- Nicholas Stern, NACM editorial associate

New Chinese Corporate Default Trend Underscores Increasing Risk

Recent defaults by Chinese state-owned enterprises (SOEs) are on the rise as Chinese authorities exert less control than a decade ago over the nation’s financial system. This could bring default rates in line with those reported in developed economies, increasing credit risks of China-based companies.

China’s financial system is stressed from slowing growth rates, weakening bank asset quality and significant leverage growth over the past decade, explains Andrew Colquhoun, senior director of sovereigns at FitchRatings, in an April 21 report. Things may be worse for corporate sectors that have experienced “severe over-capacity and weakened credit profiles, but have also benefited from implicit government support in the past,” Colquhoun said. “If investors rapidly change their perceptions of government support in these sectors, it could lead to a disorderly deleveraging.”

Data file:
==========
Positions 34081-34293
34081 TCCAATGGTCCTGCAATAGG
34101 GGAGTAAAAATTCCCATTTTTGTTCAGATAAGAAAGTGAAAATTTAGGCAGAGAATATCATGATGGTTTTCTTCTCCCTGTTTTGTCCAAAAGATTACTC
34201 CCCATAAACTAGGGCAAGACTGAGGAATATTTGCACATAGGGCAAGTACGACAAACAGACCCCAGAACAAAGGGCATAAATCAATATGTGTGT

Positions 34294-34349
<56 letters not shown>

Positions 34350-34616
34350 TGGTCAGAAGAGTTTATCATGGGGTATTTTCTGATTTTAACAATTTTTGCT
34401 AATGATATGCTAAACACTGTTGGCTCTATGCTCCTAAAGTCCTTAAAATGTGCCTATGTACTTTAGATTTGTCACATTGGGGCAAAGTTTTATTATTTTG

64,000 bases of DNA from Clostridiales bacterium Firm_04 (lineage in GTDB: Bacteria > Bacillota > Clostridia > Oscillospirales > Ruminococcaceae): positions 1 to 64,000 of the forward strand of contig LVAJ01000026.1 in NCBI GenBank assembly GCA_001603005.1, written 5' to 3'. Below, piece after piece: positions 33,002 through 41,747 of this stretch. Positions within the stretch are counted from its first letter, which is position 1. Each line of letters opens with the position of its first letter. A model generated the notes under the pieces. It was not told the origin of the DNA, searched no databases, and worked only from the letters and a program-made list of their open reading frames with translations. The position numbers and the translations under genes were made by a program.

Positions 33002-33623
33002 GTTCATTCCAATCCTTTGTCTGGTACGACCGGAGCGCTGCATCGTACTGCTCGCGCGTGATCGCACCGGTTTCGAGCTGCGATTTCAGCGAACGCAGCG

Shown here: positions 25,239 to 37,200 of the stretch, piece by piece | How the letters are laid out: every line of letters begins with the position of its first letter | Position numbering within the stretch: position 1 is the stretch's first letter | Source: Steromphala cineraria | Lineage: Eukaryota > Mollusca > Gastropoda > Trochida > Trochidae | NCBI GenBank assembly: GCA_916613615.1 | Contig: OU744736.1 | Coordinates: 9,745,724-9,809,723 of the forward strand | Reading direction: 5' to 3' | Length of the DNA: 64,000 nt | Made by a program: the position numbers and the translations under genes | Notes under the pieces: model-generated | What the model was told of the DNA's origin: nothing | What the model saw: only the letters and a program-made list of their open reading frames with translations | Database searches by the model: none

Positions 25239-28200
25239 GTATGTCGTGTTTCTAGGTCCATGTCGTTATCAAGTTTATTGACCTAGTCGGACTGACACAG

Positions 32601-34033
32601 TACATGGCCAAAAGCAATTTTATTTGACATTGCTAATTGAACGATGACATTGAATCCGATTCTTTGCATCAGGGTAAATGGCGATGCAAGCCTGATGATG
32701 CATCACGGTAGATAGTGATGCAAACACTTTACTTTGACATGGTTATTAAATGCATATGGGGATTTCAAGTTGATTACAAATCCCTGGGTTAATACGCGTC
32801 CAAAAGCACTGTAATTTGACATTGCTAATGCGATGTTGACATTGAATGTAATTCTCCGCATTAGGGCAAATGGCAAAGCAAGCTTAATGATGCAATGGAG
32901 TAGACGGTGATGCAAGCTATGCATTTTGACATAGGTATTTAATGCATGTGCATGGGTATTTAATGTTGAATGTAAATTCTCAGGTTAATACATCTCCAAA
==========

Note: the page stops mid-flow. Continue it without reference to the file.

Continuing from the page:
In February, electrical transformer manufacturer Baoding Tianwei became the first onshore SOE to default on a corporate bond on principal, while in April, two more SOEs missed bond payments and another SOE had trading of its notes suspended. Several private-sector firms have also defaulted on their corporate bonds. These defaults in turn likely contributed to a rash of bond issue cancellations in March and April.